(UroToday.com) The Earlier Treatment in Prostate Cancer “How can we maximize the therapeutic index?” educational session at the European Society of Medical Oncology’s (ESMO) 2021 congress included a presentation by Dr. Piet Ost discussing the role of imaging in selecting treatment. Dr. Ost notes that it is important to highlight that the Will Rogers phenomenon is present in prostate cancer. For example, high-risk localized prostate cancer patients that are negative with conventional imaging will have a proportion of patients that will be PET/CT positive and move to the oligometastatic cohort of patients. Thus, this shift will improve outcomes of the localized high-risk patients by removing those that are truly oligometastatic, but also improving outcomes of metastatic patients by adding low-volume oligometastatic patients to this group. As such, these are artificial improvements in outcomes-based novel imaging leading to stage migration.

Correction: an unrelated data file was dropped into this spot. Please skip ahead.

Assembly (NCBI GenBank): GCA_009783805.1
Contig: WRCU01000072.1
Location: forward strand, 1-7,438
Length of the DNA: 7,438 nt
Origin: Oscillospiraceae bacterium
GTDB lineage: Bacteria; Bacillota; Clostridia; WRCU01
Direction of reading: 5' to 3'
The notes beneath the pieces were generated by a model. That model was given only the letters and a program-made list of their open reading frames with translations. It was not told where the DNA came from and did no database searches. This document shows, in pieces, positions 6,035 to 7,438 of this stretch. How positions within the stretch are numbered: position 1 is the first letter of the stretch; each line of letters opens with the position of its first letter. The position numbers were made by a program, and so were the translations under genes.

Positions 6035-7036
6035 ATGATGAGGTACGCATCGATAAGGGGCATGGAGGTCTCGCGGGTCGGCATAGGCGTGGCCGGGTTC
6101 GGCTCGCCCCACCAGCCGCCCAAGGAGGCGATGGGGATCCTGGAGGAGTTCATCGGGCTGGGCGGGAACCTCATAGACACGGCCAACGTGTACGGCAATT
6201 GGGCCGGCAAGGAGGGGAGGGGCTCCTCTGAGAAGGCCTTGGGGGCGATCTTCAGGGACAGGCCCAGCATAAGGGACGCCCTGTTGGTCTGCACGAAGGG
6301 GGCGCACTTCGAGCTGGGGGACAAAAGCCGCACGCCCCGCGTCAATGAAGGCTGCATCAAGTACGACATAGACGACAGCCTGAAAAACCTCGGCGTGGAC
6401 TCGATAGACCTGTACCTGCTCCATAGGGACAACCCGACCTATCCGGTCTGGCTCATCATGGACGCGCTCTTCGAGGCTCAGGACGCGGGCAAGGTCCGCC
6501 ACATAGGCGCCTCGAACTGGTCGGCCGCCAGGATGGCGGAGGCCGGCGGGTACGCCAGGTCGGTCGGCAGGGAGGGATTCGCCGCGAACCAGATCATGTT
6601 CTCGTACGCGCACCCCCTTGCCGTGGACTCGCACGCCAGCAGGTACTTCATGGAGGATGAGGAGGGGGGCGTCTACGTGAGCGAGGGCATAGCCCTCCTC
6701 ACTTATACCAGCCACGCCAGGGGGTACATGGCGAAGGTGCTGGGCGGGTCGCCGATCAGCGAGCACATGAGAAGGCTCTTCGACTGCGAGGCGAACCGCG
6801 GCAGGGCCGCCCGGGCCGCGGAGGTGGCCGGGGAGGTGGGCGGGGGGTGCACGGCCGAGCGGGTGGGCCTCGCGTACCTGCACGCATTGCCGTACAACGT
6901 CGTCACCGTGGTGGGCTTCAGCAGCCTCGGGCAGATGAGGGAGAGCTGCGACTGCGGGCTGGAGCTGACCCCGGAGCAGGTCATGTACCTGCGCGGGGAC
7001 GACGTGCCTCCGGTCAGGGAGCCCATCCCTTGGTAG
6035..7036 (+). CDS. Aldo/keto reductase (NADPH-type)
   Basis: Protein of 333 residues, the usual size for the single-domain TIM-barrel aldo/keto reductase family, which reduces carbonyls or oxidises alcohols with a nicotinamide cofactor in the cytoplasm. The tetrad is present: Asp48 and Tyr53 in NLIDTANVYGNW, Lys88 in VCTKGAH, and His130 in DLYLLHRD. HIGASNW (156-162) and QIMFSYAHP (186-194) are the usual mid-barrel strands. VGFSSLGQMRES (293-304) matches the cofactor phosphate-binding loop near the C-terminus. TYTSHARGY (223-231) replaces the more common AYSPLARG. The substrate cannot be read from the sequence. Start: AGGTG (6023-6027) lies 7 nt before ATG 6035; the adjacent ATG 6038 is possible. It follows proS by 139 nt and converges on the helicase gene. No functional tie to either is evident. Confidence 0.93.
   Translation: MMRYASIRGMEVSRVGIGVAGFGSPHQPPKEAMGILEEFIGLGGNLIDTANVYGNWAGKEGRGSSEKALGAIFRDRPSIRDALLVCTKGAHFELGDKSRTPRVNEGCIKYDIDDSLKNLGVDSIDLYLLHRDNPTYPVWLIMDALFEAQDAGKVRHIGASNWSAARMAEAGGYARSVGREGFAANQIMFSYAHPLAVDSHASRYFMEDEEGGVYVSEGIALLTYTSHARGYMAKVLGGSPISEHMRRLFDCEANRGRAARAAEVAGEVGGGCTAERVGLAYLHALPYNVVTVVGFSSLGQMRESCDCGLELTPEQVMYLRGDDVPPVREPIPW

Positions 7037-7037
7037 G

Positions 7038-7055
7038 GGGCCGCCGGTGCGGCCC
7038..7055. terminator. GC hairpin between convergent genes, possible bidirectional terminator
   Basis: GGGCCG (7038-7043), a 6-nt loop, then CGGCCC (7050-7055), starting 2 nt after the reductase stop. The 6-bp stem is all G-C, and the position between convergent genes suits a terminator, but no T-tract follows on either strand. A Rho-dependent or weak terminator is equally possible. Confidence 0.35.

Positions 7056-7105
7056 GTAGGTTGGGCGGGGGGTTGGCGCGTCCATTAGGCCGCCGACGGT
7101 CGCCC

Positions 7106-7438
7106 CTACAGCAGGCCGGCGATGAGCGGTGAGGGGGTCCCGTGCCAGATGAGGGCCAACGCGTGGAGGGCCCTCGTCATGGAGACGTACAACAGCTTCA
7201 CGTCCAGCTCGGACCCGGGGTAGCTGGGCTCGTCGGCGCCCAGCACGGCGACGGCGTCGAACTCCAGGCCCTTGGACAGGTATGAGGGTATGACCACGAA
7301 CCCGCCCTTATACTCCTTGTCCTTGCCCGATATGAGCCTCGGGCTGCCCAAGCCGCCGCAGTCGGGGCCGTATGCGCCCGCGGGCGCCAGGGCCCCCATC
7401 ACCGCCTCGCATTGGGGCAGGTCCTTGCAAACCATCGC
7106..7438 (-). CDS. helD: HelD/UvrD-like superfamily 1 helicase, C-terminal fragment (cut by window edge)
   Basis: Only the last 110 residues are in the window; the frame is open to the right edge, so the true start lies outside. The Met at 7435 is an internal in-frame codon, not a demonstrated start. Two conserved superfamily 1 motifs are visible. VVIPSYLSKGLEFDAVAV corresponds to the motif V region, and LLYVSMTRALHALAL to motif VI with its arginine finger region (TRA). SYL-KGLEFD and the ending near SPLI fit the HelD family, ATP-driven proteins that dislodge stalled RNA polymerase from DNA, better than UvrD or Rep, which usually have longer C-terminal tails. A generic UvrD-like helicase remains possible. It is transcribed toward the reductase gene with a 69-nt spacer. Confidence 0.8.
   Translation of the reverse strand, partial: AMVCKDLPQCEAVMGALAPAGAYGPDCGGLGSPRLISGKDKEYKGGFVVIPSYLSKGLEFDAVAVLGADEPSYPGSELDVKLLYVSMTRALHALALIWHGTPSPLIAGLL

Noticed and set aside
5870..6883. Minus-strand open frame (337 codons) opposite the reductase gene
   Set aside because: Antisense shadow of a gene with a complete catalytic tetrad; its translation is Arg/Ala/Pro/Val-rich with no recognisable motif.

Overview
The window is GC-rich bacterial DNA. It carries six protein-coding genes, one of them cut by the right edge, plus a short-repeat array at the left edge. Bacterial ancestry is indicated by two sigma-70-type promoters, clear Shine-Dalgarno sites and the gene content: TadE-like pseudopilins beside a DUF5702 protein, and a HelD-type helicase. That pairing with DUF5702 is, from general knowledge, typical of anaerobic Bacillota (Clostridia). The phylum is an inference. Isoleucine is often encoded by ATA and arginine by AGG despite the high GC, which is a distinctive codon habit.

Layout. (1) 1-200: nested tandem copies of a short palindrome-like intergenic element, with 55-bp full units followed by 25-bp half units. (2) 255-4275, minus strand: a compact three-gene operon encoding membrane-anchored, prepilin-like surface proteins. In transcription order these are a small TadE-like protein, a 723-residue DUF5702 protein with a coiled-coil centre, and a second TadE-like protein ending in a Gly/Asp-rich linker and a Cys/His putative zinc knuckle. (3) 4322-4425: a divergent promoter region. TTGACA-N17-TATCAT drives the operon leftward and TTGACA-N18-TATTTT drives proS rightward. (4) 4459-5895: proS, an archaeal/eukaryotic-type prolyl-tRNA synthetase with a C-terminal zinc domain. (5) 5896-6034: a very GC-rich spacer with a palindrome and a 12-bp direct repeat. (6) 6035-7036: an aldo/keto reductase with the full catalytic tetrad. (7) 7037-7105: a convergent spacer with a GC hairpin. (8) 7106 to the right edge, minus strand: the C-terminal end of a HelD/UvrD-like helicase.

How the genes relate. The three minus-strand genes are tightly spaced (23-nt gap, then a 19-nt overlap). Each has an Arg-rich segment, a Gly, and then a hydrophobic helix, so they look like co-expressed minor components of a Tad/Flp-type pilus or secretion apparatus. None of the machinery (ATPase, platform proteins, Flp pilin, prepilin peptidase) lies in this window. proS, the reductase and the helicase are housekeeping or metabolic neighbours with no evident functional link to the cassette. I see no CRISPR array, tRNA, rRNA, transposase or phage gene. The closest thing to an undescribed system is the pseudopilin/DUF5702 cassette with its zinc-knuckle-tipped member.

(UroToday.com) The Earlier Treatment in Prostate Cancer “How can we maximize the therapeutic index?” educational session at the European Society of Medical Oncology’s (ESMO) 2021 congress included a presentation by Nicolas Mottet discussing evidence-based treatment options in biochemically relapsed prostate cancer. Dr. Mottet notes that the definition of relapse after external beam radiotherapy is the nadir + 2 ng/mL, with the rationale for this being that it was the best definition to predict further metastases. It was initially based on the Phoenix consensus but later was considered as the main clinical definition of relapse. With regards to relapse after radical prostatectomy, Dr. Mottet notes that there is a major difference between PSA relapse (any PSA rise following an undetectable level) and a clinically significant PSA rise, which is the best predictor of further metastases. Post-radical prostatectomy, the definition of relapse is no longer a PSA of 0.2 ng/mL and rising. Currently, following an undetectable PSA (<0.1 ng/mL), the best PSA threshold to define a relapse is 0.4 ng/mL and rising (since 2018 EAU-ESTRO-SIOG-ESUR guideline), given that this is the best correlation with systemic progression; this definition has also been adapted as a consensus statement by ASCO. The threshold of PSA > 0.4 ng/mL and rising is the most clinically relevant threshold, but it is not the threshold to define relapse, and it is not the threshold to consider salvage treatment.